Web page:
Adult lymphoma patients whose disease was effectively treated with chimeric antigen receptor T-cell (CAR-T) therapy showed marked improvement on a variety of self-reported quality of life measures, according to a study published today in Blood Advances. The study offers evidence that CAR-T may not only extend cancer patients' survival, but also improve their quality of life after treatment.
Prior to the advent of CAR-T and other forms of cellular immunotherapy, patients with diffuse large B-cell lymphoma (DLBCL) had limited treatment options, and patients with advanced DLBCL had often already exhausted those options. CAR-T therapies - which are developed by gathering a patient's own T cells, engineering them to target proteins specific to the surface of cancer cells, and reintroducing the modified T cells into the patient's immune system to kill the cancer cells - show promise for these patients, demonstrating sustained clinical remissions and better survival rates.
Aiming to identify additional patient benefits of CAR-T, researchers in the new study evaluated quality of life in adult patients with relapsed/refractory DLBCL undergoing treatment with a CAR-T therapy called tisagenlecleucel. Patients were asked to report on their quality of life using two tools: one assessed physical, social, emotional, and functional well-being as well as disease- and treatment-related symptoms, while the other elicited responses relating to physical and social function, health perception, and mental health. Data were collected prior to treatment, and then again at months 3, 6, 12, and 18 following treatment, unless the patients discontinued participation in the study or their disease progressed.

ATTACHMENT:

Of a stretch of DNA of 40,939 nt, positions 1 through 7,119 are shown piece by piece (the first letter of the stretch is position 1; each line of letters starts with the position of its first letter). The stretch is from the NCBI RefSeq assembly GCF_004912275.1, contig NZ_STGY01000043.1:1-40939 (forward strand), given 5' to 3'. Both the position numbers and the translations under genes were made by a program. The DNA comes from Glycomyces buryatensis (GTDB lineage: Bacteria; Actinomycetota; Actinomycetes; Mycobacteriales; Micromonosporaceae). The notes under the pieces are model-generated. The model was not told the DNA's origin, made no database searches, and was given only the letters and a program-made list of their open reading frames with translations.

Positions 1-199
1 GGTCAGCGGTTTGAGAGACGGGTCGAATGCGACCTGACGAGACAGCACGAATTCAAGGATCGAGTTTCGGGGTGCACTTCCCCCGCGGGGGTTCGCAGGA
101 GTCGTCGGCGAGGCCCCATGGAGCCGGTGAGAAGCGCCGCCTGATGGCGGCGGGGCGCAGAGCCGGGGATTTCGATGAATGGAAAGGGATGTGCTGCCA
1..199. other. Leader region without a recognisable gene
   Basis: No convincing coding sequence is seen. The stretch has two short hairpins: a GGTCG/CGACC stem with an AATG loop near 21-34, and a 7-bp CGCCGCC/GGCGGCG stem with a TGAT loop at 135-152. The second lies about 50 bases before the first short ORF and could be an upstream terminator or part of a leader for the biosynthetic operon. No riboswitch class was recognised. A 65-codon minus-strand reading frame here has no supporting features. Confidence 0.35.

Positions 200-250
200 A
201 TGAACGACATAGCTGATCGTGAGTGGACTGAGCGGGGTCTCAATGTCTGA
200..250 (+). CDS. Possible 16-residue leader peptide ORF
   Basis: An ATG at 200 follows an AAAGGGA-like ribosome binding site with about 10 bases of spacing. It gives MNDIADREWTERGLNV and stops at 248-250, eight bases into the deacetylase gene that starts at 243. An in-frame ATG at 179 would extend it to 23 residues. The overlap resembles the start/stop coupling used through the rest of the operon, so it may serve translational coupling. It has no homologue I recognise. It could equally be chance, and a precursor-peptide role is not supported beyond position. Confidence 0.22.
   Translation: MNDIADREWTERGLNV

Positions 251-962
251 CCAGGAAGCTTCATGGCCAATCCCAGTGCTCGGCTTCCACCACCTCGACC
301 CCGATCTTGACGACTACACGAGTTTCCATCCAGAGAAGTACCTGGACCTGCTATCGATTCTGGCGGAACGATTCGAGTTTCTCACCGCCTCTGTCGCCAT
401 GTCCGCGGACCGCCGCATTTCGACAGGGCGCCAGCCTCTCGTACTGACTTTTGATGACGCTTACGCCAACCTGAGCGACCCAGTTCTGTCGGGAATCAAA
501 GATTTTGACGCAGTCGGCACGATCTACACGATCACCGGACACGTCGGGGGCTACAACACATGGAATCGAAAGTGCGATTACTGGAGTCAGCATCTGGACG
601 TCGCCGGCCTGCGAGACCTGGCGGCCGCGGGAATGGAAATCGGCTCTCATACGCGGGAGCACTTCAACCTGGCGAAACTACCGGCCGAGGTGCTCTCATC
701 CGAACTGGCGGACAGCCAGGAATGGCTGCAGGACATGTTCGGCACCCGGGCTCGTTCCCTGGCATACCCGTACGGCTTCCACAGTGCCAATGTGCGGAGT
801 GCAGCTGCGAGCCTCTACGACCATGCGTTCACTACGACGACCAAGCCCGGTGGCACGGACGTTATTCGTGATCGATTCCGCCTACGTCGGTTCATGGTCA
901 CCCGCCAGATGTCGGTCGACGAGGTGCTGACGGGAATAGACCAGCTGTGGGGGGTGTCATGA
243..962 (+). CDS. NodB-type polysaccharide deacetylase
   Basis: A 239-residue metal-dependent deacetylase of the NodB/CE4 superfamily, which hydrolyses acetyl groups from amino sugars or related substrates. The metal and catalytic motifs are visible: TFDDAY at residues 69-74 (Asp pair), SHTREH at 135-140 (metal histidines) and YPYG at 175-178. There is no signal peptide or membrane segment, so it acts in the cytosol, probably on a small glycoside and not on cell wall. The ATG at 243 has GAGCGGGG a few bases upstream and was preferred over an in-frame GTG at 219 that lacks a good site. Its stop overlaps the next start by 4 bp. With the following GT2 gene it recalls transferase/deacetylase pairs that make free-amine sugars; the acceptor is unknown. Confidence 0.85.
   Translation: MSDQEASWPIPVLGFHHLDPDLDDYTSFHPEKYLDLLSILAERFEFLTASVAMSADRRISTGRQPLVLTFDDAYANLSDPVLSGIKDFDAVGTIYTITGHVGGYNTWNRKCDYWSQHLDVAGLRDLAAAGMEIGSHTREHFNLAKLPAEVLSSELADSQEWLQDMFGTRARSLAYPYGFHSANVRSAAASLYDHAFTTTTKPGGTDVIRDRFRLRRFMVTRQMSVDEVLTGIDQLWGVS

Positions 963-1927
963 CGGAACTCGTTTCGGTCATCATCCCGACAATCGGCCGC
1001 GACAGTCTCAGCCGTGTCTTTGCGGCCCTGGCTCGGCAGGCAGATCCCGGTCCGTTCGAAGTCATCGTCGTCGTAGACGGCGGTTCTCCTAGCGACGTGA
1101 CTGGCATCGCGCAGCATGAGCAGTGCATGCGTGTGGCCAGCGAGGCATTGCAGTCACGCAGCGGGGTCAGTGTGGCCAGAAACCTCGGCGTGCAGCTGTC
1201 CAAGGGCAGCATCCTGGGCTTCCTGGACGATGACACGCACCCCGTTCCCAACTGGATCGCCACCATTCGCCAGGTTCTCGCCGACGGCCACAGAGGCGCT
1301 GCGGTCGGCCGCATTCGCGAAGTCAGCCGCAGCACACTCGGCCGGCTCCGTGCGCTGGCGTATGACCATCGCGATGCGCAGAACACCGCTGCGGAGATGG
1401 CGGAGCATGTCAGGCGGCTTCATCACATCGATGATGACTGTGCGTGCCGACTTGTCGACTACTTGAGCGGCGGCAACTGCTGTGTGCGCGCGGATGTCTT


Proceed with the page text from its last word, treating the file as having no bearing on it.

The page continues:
Out of 108 evaluated patients, 57 achieved a complete or partial response to tisagenlecleucel treatment. Baseline scores on patient-reported quality of life outcomes were similar between the total patient population and those who responded to the therapy, but responsive patients demonstrated continued improvement in quality of life measures over time. Compared to baseline, their most significant improvements were in areas of general health, vitality, physical function, and social function.
"Many patients with this advanced level of disease become depressed and withdraw, but here patients reported improved functional status, physical capabilities, and ability to interact with people," said Richard Maziarz, MD, of Oregon Health & Science University School of Medicine, and the study's lead author. "As we progress in our capacity to offer therapies to treat cancers, we have to ask: is it enough to just have our patients in remission or alive, or do we want them to be able to truly live again, and to re-enter society with full function?"
While CAR-T has shown efficacy, it is a costly therapy. Dr. Maziarz and his team hope the findings about quality of life improvement will support the value of the therapy. "The high price of health care is in the news daily. Is it worth it? What is the value of our clinical interventions? We want to know that we are not just adding extra days to a patient's life, but that those extra days are meaningful to them."
This study was supported by Novartis.
Blood Advances is a peer-reviewed, online only, open access journal of the American Society of Hematology (ASH), the world's largest professional society concerned with the causes and treatment of blood disorders.
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